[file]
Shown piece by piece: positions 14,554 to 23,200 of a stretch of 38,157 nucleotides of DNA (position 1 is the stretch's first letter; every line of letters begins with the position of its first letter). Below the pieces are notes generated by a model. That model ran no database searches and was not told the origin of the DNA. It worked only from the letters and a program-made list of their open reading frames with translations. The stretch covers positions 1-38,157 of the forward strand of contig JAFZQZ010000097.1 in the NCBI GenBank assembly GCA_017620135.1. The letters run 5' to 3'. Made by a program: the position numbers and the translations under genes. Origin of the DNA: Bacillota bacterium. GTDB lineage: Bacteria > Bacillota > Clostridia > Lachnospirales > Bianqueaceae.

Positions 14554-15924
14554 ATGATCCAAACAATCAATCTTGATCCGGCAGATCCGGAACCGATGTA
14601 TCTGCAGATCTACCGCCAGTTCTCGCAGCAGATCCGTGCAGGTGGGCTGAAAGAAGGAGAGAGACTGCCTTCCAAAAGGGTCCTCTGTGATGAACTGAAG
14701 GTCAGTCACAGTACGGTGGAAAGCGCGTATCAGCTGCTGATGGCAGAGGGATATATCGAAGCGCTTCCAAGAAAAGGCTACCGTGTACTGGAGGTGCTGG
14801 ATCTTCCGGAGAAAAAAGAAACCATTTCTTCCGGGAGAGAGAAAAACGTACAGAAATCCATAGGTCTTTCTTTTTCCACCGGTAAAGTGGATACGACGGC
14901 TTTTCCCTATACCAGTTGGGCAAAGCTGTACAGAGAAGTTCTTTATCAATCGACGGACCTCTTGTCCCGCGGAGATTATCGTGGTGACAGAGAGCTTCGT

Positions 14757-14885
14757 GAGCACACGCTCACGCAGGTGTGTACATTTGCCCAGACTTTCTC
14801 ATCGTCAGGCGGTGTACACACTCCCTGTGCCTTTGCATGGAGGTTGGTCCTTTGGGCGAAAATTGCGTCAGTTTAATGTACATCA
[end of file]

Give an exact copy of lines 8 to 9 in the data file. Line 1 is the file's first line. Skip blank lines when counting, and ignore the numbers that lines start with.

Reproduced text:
Positions 14757-14885
14757 GAGCACACGCTCACGCAGGTGTGTACATTTGCCCAGACTTTCTC